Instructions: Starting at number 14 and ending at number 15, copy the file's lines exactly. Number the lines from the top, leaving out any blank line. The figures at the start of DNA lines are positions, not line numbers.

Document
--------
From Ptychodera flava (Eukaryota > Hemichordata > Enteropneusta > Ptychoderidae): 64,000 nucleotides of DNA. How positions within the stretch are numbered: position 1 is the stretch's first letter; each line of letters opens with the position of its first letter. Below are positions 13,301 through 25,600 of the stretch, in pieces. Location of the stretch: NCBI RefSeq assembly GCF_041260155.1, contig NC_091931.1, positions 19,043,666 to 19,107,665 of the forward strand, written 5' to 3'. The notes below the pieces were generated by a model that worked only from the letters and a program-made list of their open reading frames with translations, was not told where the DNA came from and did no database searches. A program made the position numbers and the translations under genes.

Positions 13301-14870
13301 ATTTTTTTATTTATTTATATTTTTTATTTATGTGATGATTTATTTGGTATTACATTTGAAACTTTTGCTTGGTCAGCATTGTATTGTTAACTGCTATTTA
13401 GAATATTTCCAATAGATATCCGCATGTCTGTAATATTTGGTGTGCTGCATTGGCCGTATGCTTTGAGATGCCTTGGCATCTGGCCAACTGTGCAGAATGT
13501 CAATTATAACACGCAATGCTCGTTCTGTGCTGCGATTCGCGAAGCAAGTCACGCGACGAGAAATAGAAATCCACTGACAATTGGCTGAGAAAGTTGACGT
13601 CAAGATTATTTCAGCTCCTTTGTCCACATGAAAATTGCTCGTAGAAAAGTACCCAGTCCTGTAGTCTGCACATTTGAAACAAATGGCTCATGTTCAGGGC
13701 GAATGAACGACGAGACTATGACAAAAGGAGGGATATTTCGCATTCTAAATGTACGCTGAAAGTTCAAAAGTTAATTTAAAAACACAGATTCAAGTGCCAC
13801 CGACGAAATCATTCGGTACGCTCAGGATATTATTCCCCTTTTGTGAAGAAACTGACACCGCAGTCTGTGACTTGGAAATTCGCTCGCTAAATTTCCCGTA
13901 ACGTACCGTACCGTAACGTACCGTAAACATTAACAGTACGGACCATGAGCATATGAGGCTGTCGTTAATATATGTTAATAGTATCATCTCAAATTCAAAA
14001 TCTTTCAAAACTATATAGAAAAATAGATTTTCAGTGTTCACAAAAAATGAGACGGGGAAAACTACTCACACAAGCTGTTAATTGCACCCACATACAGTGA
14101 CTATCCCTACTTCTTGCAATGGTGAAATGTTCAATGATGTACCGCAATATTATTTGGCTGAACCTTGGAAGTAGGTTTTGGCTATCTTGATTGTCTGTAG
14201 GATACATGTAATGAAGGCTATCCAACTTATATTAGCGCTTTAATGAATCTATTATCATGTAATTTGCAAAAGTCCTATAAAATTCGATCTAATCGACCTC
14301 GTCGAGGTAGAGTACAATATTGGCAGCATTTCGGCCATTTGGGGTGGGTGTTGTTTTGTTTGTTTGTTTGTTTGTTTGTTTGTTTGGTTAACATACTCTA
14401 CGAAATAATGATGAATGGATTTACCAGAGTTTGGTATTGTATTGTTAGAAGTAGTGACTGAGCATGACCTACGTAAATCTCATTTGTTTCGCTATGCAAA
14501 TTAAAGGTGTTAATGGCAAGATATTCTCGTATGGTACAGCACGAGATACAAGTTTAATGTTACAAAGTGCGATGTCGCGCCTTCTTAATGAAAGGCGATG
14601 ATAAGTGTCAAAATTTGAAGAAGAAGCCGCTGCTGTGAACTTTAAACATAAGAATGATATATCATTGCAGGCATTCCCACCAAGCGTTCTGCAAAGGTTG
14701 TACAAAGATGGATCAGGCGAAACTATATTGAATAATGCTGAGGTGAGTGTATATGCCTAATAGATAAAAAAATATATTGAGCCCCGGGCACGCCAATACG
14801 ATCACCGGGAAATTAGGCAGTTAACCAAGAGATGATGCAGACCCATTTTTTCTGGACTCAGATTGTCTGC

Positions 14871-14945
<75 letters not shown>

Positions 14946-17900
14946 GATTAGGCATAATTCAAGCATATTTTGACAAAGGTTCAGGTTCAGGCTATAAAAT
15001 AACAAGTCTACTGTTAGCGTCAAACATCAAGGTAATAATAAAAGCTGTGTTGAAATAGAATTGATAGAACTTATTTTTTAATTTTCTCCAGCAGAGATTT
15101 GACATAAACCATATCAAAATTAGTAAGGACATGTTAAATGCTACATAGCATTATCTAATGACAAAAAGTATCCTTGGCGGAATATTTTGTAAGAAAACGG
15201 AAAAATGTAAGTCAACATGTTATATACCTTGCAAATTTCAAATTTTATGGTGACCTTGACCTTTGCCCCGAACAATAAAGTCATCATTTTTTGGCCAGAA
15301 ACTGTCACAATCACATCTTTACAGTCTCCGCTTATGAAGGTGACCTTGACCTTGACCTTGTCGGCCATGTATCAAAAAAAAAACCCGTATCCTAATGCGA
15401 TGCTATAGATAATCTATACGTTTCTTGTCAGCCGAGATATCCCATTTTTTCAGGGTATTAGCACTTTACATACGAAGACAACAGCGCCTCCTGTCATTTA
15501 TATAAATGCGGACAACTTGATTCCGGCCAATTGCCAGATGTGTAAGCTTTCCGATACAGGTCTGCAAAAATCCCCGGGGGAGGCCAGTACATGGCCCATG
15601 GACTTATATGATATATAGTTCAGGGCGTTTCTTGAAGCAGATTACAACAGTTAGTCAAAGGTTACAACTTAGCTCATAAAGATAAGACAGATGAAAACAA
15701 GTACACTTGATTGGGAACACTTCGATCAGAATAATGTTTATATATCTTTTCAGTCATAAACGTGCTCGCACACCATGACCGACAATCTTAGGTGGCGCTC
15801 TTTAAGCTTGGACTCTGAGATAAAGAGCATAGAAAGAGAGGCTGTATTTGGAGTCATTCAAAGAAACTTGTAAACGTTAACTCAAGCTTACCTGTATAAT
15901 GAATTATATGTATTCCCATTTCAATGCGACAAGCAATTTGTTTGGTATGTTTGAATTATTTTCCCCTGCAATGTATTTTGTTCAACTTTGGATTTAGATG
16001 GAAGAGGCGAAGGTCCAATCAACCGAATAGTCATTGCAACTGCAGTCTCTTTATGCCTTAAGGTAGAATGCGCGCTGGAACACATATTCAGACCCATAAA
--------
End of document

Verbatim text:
14401 CGAAATAATGATGAATGGATTTACCAGAGTTTGGTATTGTATTGTTAGAAGTAGTGACTGAGCATGACCTACGTAAATCTCATTTGTTTCGCTATGCAAA
14501 TTAAAGGTGTTAATGGCAAGATATTCTCGTATGGTACAGCACGAGATACAAGTTTAATGTTACAAAGTGCGATGTCGCGCCTTCTTAATGAAAGGCGATG